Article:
Pre•Amble scholars present free pre-performance lectures as part of the John W. and Jeanne M. Rowe Inquiry and Exploration Series that bridge the worlds of scholarship and performance, examining a play in its historical context as well as the interpretive choices made by the director, design team and acting ensemble. Pre•Ambles are held at the Theater an hour before curtain on select Saturday and Sunday matinees for most productions in our subscription season. Listen to past recordings.
Stephen Bennett earned his PhD in English and American Literature at New York University, where he was a Dean's Dissertation Fellow. His dissertation, Reading Elizabeth: Menopause and the Cult of the Virgin Queen, explores how and why representations of Elizabeth I changed at her menopause and at her death. During a nearly 20-year career teaching literature and writing at the college level, he became increasingly fascinated with how a K-12 education prepares students for college, and he is now a special education teacher at Pickard Elementary in Chicago. He has also taught at Roosevelt University, New York University, and the University of Utah.
Katie Blankenau is a PhD candidate in English literature at Northwestern University specializing in early modern drama and poetry. Her dissertation, Entertaining Strangers: Hospitality and the Early Modern Representation Market, explores how early modern English writers used the language of hospitality to characterize newly commercial but nevertheless hospitable relations with their audiences. She holds an MA in English from Southern Methodist University and received her BA English and BS in Journalism from the University of Kansas.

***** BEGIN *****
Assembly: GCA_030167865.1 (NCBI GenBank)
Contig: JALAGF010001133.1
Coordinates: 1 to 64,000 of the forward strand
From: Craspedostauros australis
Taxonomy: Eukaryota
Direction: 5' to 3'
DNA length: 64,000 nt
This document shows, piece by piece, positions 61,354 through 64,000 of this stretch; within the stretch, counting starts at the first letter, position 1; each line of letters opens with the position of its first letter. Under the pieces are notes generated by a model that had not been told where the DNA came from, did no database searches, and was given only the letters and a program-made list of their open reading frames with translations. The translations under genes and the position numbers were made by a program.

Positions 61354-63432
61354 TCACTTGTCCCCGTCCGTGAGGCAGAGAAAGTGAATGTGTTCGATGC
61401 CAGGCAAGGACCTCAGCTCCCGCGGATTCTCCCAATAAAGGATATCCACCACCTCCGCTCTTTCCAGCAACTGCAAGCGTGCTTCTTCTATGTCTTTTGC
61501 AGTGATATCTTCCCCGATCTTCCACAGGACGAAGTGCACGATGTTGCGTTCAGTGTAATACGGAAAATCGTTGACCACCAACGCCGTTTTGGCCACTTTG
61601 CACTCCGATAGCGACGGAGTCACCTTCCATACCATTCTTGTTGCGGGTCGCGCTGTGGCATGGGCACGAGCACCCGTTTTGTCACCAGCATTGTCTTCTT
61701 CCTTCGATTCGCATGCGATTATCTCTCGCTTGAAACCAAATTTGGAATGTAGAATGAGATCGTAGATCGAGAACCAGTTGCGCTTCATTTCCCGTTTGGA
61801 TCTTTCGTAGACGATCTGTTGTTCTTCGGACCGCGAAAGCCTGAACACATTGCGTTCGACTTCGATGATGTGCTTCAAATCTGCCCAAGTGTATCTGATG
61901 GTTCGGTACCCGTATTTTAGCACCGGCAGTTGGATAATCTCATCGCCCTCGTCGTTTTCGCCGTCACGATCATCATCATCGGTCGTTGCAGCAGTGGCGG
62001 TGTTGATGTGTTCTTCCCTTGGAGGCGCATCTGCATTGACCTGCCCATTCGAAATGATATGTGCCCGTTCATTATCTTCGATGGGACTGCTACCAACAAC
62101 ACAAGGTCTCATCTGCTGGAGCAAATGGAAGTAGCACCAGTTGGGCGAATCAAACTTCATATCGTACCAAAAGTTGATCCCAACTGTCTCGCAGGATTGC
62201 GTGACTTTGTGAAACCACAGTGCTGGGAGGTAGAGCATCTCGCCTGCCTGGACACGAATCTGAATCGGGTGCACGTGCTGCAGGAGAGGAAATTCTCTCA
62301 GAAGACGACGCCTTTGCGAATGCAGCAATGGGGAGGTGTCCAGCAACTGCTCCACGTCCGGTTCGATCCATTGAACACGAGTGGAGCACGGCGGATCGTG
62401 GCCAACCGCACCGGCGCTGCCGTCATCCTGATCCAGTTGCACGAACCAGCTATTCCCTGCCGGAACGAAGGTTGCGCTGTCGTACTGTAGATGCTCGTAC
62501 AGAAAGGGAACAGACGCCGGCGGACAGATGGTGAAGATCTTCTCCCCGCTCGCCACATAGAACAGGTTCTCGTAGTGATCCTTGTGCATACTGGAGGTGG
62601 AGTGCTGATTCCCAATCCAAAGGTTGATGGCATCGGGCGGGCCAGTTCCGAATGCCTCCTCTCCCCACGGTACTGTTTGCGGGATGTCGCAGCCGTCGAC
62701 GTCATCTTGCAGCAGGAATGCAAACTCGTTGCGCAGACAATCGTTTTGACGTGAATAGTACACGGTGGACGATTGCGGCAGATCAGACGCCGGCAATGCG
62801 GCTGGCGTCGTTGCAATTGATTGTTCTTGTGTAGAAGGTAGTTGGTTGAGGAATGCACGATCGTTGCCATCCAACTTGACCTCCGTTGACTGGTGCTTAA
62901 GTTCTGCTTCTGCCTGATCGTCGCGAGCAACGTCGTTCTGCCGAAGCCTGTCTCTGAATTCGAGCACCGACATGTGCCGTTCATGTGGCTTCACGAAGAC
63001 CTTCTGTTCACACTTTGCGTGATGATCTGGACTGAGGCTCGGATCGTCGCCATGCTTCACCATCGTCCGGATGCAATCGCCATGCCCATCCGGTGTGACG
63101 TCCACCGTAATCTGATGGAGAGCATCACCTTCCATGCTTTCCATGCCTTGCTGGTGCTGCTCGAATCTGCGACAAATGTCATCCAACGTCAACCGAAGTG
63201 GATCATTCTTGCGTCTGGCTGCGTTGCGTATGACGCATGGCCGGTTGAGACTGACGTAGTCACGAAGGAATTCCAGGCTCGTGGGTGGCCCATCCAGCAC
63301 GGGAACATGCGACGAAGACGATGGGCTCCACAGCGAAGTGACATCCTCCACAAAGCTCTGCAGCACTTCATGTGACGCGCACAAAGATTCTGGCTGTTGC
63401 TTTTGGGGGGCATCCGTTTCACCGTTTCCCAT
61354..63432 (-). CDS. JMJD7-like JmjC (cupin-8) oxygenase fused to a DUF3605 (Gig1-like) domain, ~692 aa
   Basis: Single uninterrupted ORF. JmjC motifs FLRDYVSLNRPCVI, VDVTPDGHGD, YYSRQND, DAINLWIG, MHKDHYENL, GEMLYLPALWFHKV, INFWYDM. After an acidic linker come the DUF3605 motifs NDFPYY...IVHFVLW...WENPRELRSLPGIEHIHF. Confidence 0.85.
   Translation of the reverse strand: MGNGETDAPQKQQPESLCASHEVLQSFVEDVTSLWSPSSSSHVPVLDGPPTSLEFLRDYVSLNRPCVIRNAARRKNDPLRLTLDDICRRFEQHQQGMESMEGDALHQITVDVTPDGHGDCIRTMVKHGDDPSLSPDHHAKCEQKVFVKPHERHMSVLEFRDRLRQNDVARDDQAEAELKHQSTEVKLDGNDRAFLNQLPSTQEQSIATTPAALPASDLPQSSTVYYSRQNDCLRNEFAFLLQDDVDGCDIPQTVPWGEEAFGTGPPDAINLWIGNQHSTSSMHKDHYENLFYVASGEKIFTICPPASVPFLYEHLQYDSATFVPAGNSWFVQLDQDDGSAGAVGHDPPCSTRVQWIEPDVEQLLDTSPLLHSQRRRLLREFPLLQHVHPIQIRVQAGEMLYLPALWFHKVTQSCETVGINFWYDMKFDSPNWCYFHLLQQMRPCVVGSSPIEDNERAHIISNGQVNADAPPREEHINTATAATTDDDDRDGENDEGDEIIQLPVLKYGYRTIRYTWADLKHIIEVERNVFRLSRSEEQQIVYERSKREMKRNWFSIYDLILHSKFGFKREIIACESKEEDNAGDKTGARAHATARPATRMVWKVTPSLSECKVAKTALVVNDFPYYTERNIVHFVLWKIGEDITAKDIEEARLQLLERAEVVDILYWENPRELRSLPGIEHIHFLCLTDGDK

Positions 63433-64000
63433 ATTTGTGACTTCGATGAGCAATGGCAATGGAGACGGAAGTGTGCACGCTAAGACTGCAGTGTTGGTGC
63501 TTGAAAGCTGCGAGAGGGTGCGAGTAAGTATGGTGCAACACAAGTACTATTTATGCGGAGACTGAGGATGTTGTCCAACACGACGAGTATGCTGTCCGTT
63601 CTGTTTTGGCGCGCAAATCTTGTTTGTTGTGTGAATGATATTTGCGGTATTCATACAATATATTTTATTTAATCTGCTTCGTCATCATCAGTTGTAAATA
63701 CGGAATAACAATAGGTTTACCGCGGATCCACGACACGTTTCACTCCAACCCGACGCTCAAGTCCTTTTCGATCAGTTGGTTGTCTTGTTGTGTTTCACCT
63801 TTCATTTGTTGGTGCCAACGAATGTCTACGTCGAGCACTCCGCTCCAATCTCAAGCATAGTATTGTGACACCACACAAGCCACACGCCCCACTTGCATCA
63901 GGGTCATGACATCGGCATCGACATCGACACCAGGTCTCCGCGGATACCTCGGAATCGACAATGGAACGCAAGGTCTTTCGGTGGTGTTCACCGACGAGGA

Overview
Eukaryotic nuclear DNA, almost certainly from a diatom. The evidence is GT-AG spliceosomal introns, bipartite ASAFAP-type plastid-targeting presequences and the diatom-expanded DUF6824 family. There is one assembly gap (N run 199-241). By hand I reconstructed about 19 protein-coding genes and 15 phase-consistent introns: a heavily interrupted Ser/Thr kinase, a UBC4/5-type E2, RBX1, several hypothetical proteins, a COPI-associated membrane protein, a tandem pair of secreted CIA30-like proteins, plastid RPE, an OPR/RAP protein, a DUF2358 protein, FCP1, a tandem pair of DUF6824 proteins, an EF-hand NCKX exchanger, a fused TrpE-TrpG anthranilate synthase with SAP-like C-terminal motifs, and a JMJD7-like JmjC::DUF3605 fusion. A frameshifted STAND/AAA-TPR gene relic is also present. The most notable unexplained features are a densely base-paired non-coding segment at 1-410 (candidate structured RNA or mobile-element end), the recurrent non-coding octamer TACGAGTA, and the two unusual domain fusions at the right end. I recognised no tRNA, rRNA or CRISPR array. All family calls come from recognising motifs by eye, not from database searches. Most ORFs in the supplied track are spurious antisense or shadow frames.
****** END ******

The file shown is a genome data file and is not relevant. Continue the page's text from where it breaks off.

Regina Buccola is Professor of English and Chair of Humanities at Roosevelt University in Chicago, where she specializes in Shakespeare, non-Shakespearean early modern drama, and Women's and Gender Studies. Her work has appeared in numerous journals, including Early Theatre Journal, Medieval and Renaissance Drama in England, and Borrowers and Lenders: The Journal of Shakespeare and Appropriation. She is the author of Fairies, Fractious Women and the Old Faith: Fairy Lore in Early Modern British Drama and Culture. She is the editor of A Midsummer Night's Dream: A Critical Guide, and co-editor with Peter Kanelos of Chicago Shakespeare Theater: Suiting the Action to the Word.
Casey Caldwell is a Visiting Assistant Professor in the English Department at Northwestern University. He has worked previously at Shakespeare's Globe Theatre, the American Shakespeare Center, Austin Shakespeare, and Shakespeare at Winedale. His research interests include early modern drama, history and theories of money, market culture, and history of sexuality. Casey is co-editor of The Hare, an academic journal publishing reviews of "old" scholarship and performances in early modern drama. He is an award winning scholar and teacher, and has become increasingly involved in prison education through Northwestern University. Casey holds a Ph.D. from Northwestern University; an MFA in Shakespeare and Performance from Mary Baldwin College in Partnership with the American Shakespeare Center; an MA in Philosophy from the University of Auckland; and a BA in Philosophy from the University of Texas at Austin.